Pedro Almodóvar’s Pain and Glory Is His Most Heartbreaking and Beautiful Film Yet

Antonio Pedro Almodóvar Bandaras. Photo courtesy Sony Classics

It’s hard to fully designate Pedro Almodóvar’s latest film, Pain and Glory, as his most personal because his cinema has always seemed so personal, inspired by some of the director’s own experiences. But in this film, there are intense similarities between Almodóvar and his main protagonist, Salvador Mallo (played by Antonio Banderas). Plus, as Almodóvar states in his press notes accompanying my screening, the house it was filmed in, along with the furniture and clothing, were Almodóvar’s, and some of the dialogue references real exchanges with the director. Even the way Banderas’ hair looks is similar to Almodóvar’s. 

Pain—both emotional and physical—is studied closely, serving as the main catalyst for many of Salvador’s choices. Other complex dualities float to the surface: youth and old age, the public and private, health and illness, addiction and sobriety. While the Spanish film director is in good health and spirits these days, he examines the effects physical and mental faculties that are at odds with each other can have on an artist’s creative life, how the person can suffer from a destablized worldview and self-worth. 

Salvador is an aging film director whose life as an artist has been placed on a firm hiatus because of his declining health. An animated sequence narrated by Salvador details the physical maladies that have struck his body after years of drug use and extensive travel. The man before the viewer now is a reserved curmudgeon who has abstained from life’s joys because “what’s the point of life if I can’t make movies?” We also learn that Salvador suffers from tinnitus and migraines, as well as depression after his mother passed away four years ago.

Salvador sings. Photo courtesy Sony Classics

A chance encounter with an actress friend puts Salvador back in contact with Alberto Crespo (Asier Etxeandia), an actor with whom he made one of his most successful films, Sabor, but then had a falling out because of Alberto’s heroin use. With an upcoming retrospective screening, Salvador decides to reach out to Alberto to help him present the film. The two reconnect at Alberto’s apartment, where Salvador decides to start using heroin, too. 

He drifts off to sleep, experiencing memories of his childhood in idyllic Spain with his hardworking mother, Jacinta (Penélope Cruz). As a boy, Salvador is sharp and a talented singer. After moving with his parents to the caves in Valencia for a better life, Salvador becomes a tutor for an illiterate teenaged boy named Eduardo in exchange for house repairs. One day, while washing himself off after installing tiles in their home, a naked Eduardo calls out to Salvador to bring him a towel. Upon seeing Eduardo in the buff, Salvador promptly faints in shock.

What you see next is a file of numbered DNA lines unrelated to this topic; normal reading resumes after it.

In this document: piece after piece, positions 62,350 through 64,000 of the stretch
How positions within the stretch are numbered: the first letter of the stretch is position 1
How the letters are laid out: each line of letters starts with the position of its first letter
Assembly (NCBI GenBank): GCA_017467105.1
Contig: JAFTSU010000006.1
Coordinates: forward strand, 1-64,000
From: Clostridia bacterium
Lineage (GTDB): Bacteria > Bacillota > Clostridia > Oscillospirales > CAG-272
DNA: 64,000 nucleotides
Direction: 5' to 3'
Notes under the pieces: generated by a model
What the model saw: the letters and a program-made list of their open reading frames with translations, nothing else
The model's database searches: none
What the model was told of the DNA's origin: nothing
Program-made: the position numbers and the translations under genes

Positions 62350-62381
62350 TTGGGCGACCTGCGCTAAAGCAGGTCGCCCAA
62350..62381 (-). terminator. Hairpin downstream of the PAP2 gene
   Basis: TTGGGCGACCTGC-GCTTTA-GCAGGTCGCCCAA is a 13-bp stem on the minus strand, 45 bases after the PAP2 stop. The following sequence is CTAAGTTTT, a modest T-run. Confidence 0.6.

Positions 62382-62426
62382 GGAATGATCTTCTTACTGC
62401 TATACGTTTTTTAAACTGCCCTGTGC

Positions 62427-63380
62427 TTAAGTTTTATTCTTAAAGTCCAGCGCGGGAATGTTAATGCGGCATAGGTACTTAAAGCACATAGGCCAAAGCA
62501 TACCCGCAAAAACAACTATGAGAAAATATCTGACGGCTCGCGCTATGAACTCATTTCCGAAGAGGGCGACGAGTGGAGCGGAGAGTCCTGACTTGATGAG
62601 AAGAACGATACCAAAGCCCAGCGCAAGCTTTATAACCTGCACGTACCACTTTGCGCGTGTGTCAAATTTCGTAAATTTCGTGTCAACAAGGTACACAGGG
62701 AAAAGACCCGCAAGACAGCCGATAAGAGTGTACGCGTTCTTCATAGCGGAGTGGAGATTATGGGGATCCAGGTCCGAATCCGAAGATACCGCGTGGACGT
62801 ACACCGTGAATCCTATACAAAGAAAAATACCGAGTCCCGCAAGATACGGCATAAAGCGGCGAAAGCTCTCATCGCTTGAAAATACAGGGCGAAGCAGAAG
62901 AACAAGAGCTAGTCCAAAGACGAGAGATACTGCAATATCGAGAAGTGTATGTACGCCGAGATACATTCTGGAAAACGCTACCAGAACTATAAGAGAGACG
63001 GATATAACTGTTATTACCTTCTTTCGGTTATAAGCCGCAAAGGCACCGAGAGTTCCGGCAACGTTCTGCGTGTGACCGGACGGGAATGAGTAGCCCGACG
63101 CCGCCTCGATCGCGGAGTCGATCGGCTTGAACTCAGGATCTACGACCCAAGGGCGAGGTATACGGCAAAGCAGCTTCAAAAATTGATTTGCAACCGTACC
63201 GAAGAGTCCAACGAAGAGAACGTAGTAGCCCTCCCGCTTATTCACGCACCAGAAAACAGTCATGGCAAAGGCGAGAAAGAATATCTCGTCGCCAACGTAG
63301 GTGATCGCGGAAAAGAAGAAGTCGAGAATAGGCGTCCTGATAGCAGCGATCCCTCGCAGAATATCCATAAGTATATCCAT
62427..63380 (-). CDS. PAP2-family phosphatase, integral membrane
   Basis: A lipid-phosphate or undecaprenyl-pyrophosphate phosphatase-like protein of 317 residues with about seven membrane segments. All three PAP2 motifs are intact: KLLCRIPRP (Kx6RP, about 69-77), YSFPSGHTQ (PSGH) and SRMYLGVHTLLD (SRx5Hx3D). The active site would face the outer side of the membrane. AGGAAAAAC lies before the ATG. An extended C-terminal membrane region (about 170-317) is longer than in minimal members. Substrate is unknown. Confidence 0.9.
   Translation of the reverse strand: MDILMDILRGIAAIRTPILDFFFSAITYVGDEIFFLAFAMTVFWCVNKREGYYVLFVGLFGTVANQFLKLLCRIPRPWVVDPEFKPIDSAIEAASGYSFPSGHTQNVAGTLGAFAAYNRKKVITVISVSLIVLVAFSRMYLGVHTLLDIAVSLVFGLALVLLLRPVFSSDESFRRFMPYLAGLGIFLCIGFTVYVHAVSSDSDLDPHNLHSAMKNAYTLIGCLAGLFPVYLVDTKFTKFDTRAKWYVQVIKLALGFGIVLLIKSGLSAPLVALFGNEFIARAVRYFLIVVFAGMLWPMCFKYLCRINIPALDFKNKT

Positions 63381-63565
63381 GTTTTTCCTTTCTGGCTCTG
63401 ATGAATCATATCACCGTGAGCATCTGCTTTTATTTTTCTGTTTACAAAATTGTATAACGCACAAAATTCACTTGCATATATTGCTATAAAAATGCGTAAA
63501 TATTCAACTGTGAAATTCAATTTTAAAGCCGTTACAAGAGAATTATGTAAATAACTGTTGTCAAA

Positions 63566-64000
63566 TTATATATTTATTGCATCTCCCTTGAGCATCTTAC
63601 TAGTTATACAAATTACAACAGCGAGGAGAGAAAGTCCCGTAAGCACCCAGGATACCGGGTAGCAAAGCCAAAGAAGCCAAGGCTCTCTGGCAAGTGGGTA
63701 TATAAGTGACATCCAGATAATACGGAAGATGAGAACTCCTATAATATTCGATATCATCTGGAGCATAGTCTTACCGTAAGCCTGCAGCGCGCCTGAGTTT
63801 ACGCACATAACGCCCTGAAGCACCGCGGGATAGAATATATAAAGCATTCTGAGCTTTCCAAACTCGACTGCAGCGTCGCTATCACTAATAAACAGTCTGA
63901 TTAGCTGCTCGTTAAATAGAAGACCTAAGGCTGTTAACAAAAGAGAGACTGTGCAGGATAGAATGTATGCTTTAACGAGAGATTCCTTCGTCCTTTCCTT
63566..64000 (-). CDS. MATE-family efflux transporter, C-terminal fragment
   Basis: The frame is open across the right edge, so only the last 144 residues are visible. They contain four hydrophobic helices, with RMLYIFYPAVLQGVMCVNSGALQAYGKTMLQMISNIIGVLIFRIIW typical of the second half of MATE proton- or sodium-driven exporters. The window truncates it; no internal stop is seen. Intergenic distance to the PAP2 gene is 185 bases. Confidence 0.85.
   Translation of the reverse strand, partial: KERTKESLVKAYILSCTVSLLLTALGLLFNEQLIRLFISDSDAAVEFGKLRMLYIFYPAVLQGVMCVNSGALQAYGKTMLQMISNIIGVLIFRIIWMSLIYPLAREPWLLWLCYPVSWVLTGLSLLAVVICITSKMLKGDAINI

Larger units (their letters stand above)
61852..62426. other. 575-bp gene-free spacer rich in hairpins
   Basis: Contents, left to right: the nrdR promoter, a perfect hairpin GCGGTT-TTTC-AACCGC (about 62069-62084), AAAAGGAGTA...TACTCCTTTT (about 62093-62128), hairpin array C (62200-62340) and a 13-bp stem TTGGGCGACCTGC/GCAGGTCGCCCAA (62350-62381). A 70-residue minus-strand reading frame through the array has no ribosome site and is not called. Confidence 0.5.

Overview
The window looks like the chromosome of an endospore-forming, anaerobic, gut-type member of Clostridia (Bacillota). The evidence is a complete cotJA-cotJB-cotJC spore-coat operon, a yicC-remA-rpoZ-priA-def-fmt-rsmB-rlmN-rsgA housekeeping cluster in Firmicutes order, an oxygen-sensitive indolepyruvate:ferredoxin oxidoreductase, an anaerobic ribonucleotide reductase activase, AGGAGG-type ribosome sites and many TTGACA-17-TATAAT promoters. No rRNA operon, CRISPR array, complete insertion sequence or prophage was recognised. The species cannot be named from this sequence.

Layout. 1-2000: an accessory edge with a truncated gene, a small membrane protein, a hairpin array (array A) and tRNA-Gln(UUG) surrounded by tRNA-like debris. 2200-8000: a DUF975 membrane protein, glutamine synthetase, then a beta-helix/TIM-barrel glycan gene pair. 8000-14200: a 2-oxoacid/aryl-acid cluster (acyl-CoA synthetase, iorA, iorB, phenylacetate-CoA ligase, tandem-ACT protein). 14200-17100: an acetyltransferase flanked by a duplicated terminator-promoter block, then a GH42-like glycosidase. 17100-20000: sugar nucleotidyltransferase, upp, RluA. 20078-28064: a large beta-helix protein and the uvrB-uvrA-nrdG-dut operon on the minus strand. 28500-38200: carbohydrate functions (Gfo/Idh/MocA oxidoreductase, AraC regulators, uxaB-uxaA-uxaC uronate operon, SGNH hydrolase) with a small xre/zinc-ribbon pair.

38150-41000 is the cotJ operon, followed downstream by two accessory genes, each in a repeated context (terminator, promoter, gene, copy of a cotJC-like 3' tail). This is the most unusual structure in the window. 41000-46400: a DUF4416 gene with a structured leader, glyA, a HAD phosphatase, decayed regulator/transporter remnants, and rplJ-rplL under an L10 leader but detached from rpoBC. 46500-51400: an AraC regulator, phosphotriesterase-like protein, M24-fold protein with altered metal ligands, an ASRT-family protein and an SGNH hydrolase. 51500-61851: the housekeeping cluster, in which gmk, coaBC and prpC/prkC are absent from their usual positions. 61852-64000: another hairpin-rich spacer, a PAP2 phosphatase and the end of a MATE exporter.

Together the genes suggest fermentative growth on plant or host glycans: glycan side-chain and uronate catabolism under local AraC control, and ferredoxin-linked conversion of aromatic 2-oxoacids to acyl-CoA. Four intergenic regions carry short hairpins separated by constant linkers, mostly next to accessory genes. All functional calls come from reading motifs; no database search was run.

Salvador tutors. Photo courtesy Sony Classics

While Salvador chases the dragon during one of their hangouts, Alberto uncovers on Salvador’s computer a manuscript detailing his addiction memories, his love for cinema, and his past romance with another young man. Utterly entranced by the text, Alberto begs Salvador to turn it into a play, but Salvador balks. Eventually, Salvador submits, but only under the condition that Alberto take authorship because it’s too personal to Salvador. During its initial run, the old flame mentioned in the text attends a performance and realizes Salvador is the actual author. He seeks out Salvador, and their reunion helps Salvador to break out of his self-destructive melancholia.

Much of the greatness of this film is owed to Banderas’ performance. Now decades older than the Spanish heartthrob he was marketed to be in mainstream American cinema, Banderas has shed most of that sex appeal to become the hermit-like Salvador. He retains a glint in his eyes that is extremely expressive of physical pain and vulnerability (while he was the picture of health making the movie, Banderas had suffered a heart attack before the film was written), yet there’s also a spark that proves his mischievous, quirky side is still alive.

Cruz imbues the young Jacinta with wonderful resolve and a spitfire energy, but Almodóvar regular Julieta Serrano, who plays Jacinta at the end of her life, offers the most touching and heartbreaking scene in the film, providing a powerful presence the viewer won’t soon forget. Both Salvador and Jacinta put their most honest revelations on the table, as well as their regrets and uncomfortable truths, one of which helps to explain the trauma behind Salvador’s inability to get over his mother’s death.  

Spitfire. Photo courtesy Sony Classics

While pain is extremely prescient, glory is also felt throughout, through humor, friendship and love. Brought to life with vibrant cinematography and a surreal blend of the past and present, Almodóvar threads all these elements together with beauty and mastery.

Pain and Glory was written and directed by Pedro Almodóvar; and stars Antonio Banderas, Asier Etxeandia and Leonardo Sbaraglia.

Aimee Murillo

Aimee Murillo is calendar editor and frequently covers film and previously contributed to the OCW’s long-running fashion column, Trendzilla. Don’t ask her what her favorite movie is unless you want to hear her lengthy defense of Showgirls.

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